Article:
Mon, Jan 06, 2003 - Page 11 News List

Old warplanes never die, they just wait and wait

PURGATORY Thousands of decommissioned aircraft sit in an Arizona dessert awaiting their fate. Some go to scrap-heap hell and others ascend to museum heaven

NY TIMES NEWS SERVICE , DAVIS-MONTHAN AIR FORCE BASE, ARIZONA

Near Tucson, Arizona, nearly 4,400 decommissioned airplanes and helicopters from all the armed services have found a resting place, their destinies ranging from becoming aluminum ingots to someday serving under a foreign flag.

PHOTO: NY TIMES

As the Pentagon rushes a handful of B-1B bombers to the Persian Gulf for possible action against Iraq, two dozen more of the sleek warplanes face a very different fate: the Air Force's Boneyard here.

Spread over 2,600 acres at this base in the Sonora Desert in Tucson, nearly 4,400 decommissioned airplanes and helicopters from all the armed services have found a resting place, their destinies ranging from becoming aluminum ingots to someday serving under a foreign flag.

The B-1Bs, recently mothballed under an Air Force consolidation, will be stored for future use or cannibalized for their parts. Scores of Vietnam-era F-4 Phantoms are being refurbished for duty as remote-control drones that Air Force fighters will use for target practice. Aging B-52s, whose engines, avionics and landing gear have been picked clean, have been sold for scrap at US$0.25 a pound. Seats, throttles and other memorabilia end up on eBay.

Missing his wings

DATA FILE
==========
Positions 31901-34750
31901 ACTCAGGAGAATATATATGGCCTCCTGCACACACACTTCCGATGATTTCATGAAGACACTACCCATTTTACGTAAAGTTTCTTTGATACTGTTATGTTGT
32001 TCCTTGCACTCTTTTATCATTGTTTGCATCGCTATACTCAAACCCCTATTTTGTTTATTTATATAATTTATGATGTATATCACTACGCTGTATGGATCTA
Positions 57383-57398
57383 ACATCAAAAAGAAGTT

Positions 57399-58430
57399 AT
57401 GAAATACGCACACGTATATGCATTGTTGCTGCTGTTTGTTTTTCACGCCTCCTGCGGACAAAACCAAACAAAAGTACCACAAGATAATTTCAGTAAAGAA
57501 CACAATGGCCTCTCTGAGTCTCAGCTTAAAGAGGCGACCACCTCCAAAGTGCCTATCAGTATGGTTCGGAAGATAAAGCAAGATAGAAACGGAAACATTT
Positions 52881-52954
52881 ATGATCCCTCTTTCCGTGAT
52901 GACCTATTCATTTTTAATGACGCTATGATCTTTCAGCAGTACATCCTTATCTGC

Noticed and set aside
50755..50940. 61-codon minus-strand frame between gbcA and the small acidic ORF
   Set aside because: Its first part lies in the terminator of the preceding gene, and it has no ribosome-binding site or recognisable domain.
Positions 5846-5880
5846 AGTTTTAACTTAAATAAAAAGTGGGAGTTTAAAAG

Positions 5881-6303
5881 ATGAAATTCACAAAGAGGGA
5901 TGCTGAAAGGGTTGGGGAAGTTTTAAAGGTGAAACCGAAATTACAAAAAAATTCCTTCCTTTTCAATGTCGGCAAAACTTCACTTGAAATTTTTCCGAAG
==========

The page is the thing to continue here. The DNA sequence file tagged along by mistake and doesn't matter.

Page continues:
"It's kind of sad," said Lieutenant Colonel Craig S. Harm, a former EF-111 pilot here, waxing wistful at the thought of his retired combat plane spray-wrapped in protective vinyl plastic and set out on the desert floor, perhaps to be salvaged for parts for the Australian Air Force.

The war in Afghanistan and the brewing conflict in the Persian Gulf have stepped up the military's need for spare parts and given the Boneyard, officially the Aerospace Maintenance and Regeneration Center, a role in the war against terror. Electronic and engine parts for Navy FA-18s are in especially high demand, officials said.

An afternoon drive through the row upon row of aircraft here in the shadow of the Santa Catalina Mountains is also a cruise through American military aviation history.

One of the F-111s that attacked Libya in 1986 is being stored here for the Air Force Museum in Dayton, Ohio. The 28 F-16 attack planes that Pakistan bought in the 1980s from the US but never received, because Congress withheld them to punish Pakistan for secretly developing nuclear weapons, are now being transferred to the US Navy and Air Force.

Famous visitors

The Enola Gay, the plane that dropped the atomic bomb on Hiroshima, stayed here briefly before ending up in the Smithsonian's Air and Space Museum.

Alongside the famous planes are scores of anonymous transport aircraft sitting forlornly in long columns, as well as an eclectic array of planes that look as if they were emptied from Air Force and Navy attics.

Experimental aircraft sit in a row like giant dodos. A C-130 equipped with huge skis, which was abandoned in Antarctica for 17 years and then rescued, now calls the Boneyard home. The original tooling equipment for the B-2 bomber is crated and laid out on the desert floor.

The remains of an A-10 Warthog that the Air Force says Captain Craig Button deliberately flew into a Colorado mountainside in 1997 are also here. "That's the more sensitive side," said Terry Vanden-Heuvel, spokeswoman for the Boneyard.

The military has used this base to store retired aircraft since 1946, when officials needed a place to park B-29s and C-47s after World War II. The area's arid climate and alkaline soil allowed the military to store aircraft here with a minimum of deterioration and corrosion. In addition, the soil here is unusually hard, making it easy to park and tow aircraft without having to build and maintain concrete or steel parking ramps.

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